A FAILED MSP has defended being made a member of the House of Lords, saying he is “honoured to be selected, if not elected”.

Malcolm Offord, a Scottish Conservative donor, was given a peerage by the party and made a minister at the Scotland Office.

The Tory Lord failed in his election bid in May to become an MSP but managed to still enter Government through the House of Lords.

Offord was asked by SNP MP Pete Wishart on Monday at the Scottish Affairs Committee if he was “embarrassed” to have failed in a democratic election to be handed a peerage in the Lords.

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Wishart said: “Lord Offord, it's really good to see you and welcome you to the Scottish Affairs Committee and obviously to the Scotland Office too.

"I just wondered if there is even a slight bit of embarrassment given that you stood for democratic election only a few months ago, weren't successful and all of a sudden you find yourself ennobled, put into one of the most absurd legislatures in the world with its 800-and-so members, and you're now a member of the Government.

"How do you feel about that?”

Offord responded: “Well, I would say it's a great honour, and I'm pleased to be selected, if not elected, because none of the Lords as you know, are elected.

“And as you know, how the UK system works is a bicameral system. We have a chamber you sit in, the Commons, which makes laws all elected, and a chamber, unelected, which scrutinises those laws. And so from my point of view, I don't see there's any anomaly there whatsoever.

“It's a great honour and privilege for me to be involved in that."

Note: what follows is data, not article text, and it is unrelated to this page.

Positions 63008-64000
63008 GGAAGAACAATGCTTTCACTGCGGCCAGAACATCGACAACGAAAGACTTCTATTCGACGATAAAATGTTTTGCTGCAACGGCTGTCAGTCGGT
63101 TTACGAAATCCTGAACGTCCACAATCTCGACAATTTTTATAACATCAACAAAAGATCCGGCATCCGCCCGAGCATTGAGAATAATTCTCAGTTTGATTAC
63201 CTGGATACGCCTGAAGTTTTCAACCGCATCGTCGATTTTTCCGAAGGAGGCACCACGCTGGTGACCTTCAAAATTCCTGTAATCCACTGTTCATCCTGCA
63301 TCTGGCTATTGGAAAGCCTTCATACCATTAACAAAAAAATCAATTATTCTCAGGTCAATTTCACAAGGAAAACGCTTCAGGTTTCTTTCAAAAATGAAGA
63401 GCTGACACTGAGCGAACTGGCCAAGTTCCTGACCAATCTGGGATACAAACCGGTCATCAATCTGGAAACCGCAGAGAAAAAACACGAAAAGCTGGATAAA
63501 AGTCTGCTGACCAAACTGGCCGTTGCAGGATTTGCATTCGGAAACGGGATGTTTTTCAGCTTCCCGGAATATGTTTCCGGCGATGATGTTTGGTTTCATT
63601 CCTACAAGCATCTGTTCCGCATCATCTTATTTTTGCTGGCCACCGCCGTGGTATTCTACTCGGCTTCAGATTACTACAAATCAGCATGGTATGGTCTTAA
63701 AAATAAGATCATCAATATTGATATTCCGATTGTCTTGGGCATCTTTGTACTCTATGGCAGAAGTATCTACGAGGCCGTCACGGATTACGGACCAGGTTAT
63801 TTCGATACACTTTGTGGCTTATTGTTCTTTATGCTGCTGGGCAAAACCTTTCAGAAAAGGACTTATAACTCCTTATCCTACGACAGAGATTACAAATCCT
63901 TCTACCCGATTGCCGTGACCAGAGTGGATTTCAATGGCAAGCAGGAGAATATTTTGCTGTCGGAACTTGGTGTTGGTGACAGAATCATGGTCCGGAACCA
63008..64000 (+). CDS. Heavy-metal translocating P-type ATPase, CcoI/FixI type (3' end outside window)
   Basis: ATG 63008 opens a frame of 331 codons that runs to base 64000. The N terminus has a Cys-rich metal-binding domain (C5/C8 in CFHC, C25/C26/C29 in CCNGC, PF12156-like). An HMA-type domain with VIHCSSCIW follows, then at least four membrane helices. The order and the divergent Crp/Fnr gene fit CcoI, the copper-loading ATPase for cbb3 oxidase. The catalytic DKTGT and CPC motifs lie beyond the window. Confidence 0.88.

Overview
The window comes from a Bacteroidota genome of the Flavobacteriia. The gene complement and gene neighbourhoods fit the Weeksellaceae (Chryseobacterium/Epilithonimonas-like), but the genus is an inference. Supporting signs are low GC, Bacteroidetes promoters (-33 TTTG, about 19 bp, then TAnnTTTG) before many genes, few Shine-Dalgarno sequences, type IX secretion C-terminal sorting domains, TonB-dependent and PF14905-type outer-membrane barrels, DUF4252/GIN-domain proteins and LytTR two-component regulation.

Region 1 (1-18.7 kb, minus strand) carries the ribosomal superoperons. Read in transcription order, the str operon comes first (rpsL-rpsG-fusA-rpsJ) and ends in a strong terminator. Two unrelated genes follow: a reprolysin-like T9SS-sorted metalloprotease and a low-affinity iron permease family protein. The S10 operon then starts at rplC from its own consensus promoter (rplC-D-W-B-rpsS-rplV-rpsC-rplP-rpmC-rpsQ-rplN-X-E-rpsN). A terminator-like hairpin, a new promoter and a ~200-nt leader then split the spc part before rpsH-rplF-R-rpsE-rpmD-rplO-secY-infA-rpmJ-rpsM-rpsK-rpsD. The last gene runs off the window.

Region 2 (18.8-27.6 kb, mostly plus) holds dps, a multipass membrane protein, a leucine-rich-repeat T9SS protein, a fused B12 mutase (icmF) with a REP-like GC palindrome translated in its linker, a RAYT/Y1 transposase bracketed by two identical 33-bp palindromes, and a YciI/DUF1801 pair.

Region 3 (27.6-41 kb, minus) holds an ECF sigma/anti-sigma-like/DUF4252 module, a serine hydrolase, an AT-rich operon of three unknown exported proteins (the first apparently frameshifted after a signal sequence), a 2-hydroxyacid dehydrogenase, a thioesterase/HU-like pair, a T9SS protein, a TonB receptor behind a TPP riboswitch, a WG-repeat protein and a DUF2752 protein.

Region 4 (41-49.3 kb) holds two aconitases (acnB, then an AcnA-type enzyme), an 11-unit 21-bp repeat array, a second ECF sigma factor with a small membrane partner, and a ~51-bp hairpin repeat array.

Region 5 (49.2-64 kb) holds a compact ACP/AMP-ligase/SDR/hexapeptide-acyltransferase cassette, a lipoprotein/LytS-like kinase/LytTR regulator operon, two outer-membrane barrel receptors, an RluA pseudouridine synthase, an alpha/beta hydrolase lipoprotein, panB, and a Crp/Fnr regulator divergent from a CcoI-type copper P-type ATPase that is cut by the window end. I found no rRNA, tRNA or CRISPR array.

Wishart asked Offord if it is true that he gave a multi-thousand-pound donation to the Conservative Party.

He continued: "And you're obviously aware of some of the fuss that has been created about former Conservative treasurers being given a place in the House of Lords because they've given three million pounds [to the party]."

Offord replied: “It's a matter of record that I have given donations to the Conservative Party over 15 years when I was not politically active. That's on the record, that's completely transparent. And I'm proud to have done that.

“I have a personal view that political parties should not be state-funded, should not be taxpayer-funded. I believe they should stand and fall on their own merits.

“The Labour Party is funded largely by triggering donations, the Conservative Party is largely funded by individuals and the SNP is funded by crowdfunding.”

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Wishart noted the number of unelected members of the Lords on his plane to London, and asked Offord: "Do we have any idea how many there are members of the House of Lords?"

Offord said Lords are "dedicated" in "performing a valid function" of the Westminster system.

He said: “I can certainly come back to that information. [Lords] take their role very seriously.

“They're there day and night scrutinising, and it has been said, chair, that perhaps one thing that Holyrood might do is have, perhaps, a revising mechanism. This is the one thing that we have here in the UK and it seems to work pretty well.”

But Wishart seemed less than convinced: “Somehow I don't think Holyrood will have a House of Lords ... thank you for that.”